One Thanksgiving in the 1950’s, my mother thought a diversion from the traditional holiday fare would add some pizazz to the standard menu. So she decided to substitute duck for the more traditional bird. As I stood in the kitchen, just eye level with the counter and watched the preparation of the meal, it suddenly struck me that the ducks I fed at the local park and that sizzling carcass in the oven were the same – The duck was A duck! I was horrified. My little girl brain process had been literal; bacon isn’t called pig and steak is not called cow, so it never occurred to me, really occurred to me until that tear-filled November morning that I was eating animals.
And that was the day I pulled the plug on eating anything with feathers.
That decision has expanded over the years to include cows and pigs and lamb and while I resist the label vegetarian or vegan because I eat dairy and fish (and still love leather shoes). I will happily answer to cheagan ( a cheating vegan).
I don’t have a problem with others eating meat. I don’t need to make a political statement or pontificate at every meal. I am not looking for converts. This choice is a private one and never a problem except at Thanksgiving when my eschewing the bird comes under scrutiny- with family, it is the eye roll accompanied by “Still not over that duck, huh?” or with an anxious new host bemoaning the fact that I will only “eat around the bird” and repeatedly asking “Do you have enough to eat? “
I have been exempt, for the most part, from hosting the holiday because no one wants a thanksgiving without a turkey and the discomfort I feel cooking a bird, has clearly manifested in some disasters. (i.e., not removing that nasty plastic bag of giblets before cooking).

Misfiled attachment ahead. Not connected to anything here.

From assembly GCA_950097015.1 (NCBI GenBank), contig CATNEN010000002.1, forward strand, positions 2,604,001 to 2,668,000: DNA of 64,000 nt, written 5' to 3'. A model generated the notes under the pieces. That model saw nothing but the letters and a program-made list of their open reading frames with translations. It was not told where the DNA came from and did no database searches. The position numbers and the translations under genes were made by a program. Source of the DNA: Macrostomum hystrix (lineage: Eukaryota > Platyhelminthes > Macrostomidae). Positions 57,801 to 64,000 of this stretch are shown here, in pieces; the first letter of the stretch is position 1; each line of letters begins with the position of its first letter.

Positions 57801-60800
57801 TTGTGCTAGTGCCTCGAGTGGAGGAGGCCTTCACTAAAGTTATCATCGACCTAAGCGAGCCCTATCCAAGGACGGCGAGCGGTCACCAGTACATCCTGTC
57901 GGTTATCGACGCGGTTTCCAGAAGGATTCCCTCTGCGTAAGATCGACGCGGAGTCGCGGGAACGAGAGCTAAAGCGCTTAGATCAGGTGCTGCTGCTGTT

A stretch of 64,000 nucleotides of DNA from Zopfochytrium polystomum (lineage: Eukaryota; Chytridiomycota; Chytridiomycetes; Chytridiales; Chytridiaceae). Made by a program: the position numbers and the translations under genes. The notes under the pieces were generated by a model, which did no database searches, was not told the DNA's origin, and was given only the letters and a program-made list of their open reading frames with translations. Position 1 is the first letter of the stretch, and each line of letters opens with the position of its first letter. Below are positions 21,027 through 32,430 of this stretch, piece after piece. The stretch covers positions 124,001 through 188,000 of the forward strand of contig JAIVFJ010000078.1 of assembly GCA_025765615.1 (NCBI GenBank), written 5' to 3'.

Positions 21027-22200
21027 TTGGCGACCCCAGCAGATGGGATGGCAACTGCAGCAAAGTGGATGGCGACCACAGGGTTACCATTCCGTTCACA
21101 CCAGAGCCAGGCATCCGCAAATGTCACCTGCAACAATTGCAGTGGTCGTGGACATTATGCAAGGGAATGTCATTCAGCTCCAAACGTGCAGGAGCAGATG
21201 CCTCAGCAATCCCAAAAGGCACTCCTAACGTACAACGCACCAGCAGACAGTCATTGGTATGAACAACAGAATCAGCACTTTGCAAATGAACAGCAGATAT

Given that the turkey is not the center of my Thanksgiving, I admit the focus on its presence strikes me as excessive. Many say “It isn’t Thanksgiving without turkey!” I think it isn’t Thanksgiving without gratitude. So, it is with curiosity that I watch the stress escalate as that sacred Thursday approaches-first, it is the often heard low groan “I am having Thanksgiving this year.” What follows is the mad rush to the grocery store, the intricate math required to orchestrate all dishes being done at the same time and the seemingly impossible quest for lump free mashed potatoes. And of course, the main attraction-the PERFECT bird.
I can’t help but wonder if these rituals, rather than add to the celebration of gratitude, have simply become, well, a wild and crazy food fest. It is not gratitude we are experiencing when there is conflict over stuffing (better in or out?), philosophical discourse as to the “essence” of sweet potato (dessert or side dish?) or a lengthy discussion as to whether creamed onions are still “relevant”.
My Thanksgivings have not always been traditional-sometimes they were Chinese take-out, once a fancy Manhattan French restaurant, then there was a diner in Nebraska. Later I recall a cheese burrito purchased from a street vendor in Mexico where they don’t even celebrate Thanksgiving. Sometimes my Thanksgivings include going to the movies; once I volunteered at a nursing home. It took me a long time to realize that some of those non-traditional holidays were the best. I was freed up to focus on what was most important. Gratitude for food- just HAVING food-any food- and of course, good people with whom to share it.
In this season of giving thanks, please consider making a donation of food or money to your local food bank. In Connecticut approximately 10 % more people are now accessing food pantries than last year at this time.
© 2013 Donna F. Ferber, LPC, LADC is a psychotherapist in private practice in Farmington, CT since 1986. She is the author of the award winning From Ex-Wife to Exceptional Life: A Woman’s Journey through Divorce now available in Kindle format for $9.99 as well as in paperback.